How to Stop Your Cat Going Outside When He/She Shouldn't
|I'm off, I've had enough.|
You may be quite happy for your cat to wander outside if you have a yard or garden or live in a rural area but it is a different matter when you live in a built-up district with busy traffic routes nearby.
Cats are full of curiosity and will usually head for the door the moment it is opened. After a quick look round, off they go to explore the territory, which can be full of dangers and frightening experiences.
It is a sad fact that large numbers of cats are killed every year on our roads. This is obviously a tragedy for the cats concerned and also for their owners who will be heartbroken at the loss of their beloved pet. Serious injuries occur as well as deaths, which cause the poor animal untold pain and cost their loving owners a fortune in vet's bills.
Apart from these horrors the great outdoors in an urban environment can be extremely frightening for a cat. It is full of sudden loud noises of every pitch. Fast-moving vehicles approach from all directions and there are too many people rushing around.
|Who's the prettiest?|
So how do you stop your cat from rushing outside every time you open the door? This is no easy task but it can be done with perseverance and patience. Of course, it is easier to train a young kitten in the way you want it to behave than an adult cat whose habits are already well-formed.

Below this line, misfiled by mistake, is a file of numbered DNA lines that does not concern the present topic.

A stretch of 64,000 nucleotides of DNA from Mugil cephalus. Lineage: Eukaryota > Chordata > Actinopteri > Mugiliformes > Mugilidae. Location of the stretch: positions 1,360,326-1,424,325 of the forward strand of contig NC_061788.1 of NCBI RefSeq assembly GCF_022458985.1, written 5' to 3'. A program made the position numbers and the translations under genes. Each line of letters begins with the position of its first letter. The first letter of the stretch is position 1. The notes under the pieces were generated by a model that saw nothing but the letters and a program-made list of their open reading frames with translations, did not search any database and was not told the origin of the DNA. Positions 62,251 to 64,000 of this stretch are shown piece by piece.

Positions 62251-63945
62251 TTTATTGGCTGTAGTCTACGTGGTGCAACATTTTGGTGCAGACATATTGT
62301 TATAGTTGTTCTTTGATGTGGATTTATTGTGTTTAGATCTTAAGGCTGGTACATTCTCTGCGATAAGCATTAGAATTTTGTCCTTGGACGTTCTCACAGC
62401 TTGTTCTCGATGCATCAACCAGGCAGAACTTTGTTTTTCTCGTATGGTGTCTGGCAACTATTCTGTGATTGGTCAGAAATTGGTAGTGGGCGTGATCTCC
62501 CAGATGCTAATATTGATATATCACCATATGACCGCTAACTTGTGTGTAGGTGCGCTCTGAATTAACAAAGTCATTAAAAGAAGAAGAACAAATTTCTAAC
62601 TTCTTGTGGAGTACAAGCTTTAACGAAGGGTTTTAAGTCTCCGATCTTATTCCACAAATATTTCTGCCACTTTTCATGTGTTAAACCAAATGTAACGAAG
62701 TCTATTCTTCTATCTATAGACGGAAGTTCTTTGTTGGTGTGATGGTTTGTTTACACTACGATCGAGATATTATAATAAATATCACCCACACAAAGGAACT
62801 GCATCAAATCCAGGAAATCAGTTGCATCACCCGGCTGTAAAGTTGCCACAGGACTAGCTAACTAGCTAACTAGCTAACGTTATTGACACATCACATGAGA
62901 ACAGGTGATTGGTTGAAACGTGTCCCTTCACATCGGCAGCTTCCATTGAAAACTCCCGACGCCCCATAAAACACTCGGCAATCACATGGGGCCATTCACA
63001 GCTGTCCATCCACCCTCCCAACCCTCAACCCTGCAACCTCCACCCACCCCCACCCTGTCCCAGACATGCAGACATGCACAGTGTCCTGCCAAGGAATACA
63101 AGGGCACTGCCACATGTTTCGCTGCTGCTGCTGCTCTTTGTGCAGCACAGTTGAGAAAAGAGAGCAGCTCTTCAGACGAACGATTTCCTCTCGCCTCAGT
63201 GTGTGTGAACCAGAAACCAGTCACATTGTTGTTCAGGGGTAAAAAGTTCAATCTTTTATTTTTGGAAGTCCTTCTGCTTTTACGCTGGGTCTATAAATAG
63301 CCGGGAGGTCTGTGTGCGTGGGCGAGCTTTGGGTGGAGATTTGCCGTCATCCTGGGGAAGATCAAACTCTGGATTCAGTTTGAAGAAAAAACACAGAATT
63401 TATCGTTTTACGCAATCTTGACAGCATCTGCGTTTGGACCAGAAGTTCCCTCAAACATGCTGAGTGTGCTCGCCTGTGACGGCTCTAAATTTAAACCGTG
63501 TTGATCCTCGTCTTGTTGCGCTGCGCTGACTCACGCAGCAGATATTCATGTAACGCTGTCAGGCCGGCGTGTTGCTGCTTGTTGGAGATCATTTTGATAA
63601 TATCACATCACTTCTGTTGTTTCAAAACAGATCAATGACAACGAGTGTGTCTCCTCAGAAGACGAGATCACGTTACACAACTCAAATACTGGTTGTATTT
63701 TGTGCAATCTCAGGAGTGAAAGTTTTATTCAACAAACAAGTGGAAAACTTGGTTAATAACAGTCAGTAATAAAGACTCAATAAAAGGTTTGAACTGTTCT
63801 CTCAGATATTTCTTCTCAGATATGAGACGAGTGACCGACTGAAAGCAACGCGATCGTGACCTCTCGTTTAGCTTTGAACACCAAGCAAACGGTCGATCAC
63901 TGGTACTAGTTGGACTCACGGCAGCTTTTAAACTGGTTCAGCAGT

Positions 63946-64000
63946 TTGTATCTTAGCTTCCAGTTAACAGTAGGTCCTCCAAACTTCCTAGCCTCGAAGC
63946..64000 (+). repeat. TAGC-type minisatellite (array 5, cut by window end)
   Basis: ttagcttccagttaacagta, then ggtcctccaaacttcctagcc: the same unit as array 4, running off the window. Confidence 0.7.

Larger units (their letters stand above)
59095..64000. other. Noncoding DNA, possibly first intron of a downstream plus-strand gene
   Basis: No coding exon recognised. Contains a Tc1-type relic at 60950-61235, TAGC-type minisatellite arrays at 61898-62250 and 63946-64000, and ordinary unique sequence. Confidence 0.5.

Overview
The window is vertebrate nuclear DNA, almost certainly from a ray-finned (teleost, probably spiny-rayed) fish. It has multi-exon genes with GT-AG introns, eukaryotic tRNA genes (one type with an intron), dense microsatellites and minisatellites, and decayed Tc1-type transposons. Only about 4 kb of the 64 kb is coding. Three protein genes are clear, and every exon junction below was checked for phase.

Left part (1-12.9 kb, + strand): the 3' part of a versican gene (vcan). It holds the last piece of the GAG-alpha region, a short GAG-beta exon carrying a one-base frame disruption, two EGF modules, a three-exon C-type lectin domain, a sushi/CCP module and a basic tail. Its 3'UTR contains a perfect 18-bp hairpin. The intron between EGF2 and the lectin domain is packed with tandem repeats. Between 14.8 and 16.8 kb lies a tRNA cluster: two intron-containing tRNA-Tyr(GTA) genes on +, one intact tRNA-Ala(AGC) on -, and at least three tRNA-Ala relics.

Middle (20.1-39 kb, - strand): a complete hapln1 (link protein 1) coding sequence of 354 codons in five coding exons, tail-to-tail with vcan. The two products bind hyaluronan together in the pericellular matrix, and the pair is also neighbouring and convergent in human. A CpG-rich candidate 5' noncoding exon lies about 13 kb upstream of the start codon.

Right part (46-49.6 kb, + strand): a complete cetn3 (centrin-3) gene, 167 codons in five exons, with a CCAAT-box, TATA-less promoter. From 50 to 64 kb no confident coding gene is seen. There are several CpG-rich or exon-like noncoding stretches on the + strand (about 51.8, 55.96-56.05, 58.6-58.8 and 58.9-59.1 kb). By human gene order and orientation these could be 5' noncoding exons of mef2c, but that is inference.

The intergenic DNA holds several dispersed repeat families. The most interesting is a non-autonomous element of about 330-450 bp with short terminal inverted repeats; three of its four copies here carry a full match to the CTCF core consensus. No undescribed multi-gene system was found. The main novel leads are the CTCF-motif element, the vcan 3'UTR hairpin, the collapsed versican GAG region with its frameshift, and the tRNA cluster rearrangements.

As with any form of animal training the best approach is to work with the cat's
natural instincts. It is well-known that cats hate sudden loud noises which they perceive as a threat. So when you see your cat heading for the open door, startle them by banging an object such as a heavy book or rolled-up newspaper onto a hard surface, or clap your hands loudly while yelling 'NO' at the top of your voice, - anything to stop them in their tracks and get them to turn back to the safety of the room.
BUT - make sure you are between the cat and the door when you do this. DON'T EVER do it when you are behind the cat or you will get the opposite effect and scare him/her right out of the door!
|I can't get down now|
Another effective method is to get someone else to stand just outside the open door with a water pistol or spray bottle. As soon as the cat tries to go outside give it a good squirt on the nose which will send him straight back inside. If this person can make the loud scary noise at the same time, or if you can enlist a third person to do this, it will be even more of an effective deterrent.
Your role is to wait inside the room so that when the poor frightened cat comes running back inside you can be there to welcome him with open arms, to cuddle and soothe him and praise him for being a good cat. This would be a good opportunity to give him a treat.
Best of all, if you have time to call the cat back before he gets to the open door, do so in a voice full of alarm. Do this before the scary noise and the water spray happen and he will soon realise that your alarmed voice is warning him that something nasty is going to happen to him and that he had better avoid it.
|Cat outside my house|
This could also be useful in other situations. If you see him about to jump over a neighbour's fence, for example, or go somewhere where you know there's a dog, or a rival cat, calling him back in an alarmed voice will tell him there's the threat of danger.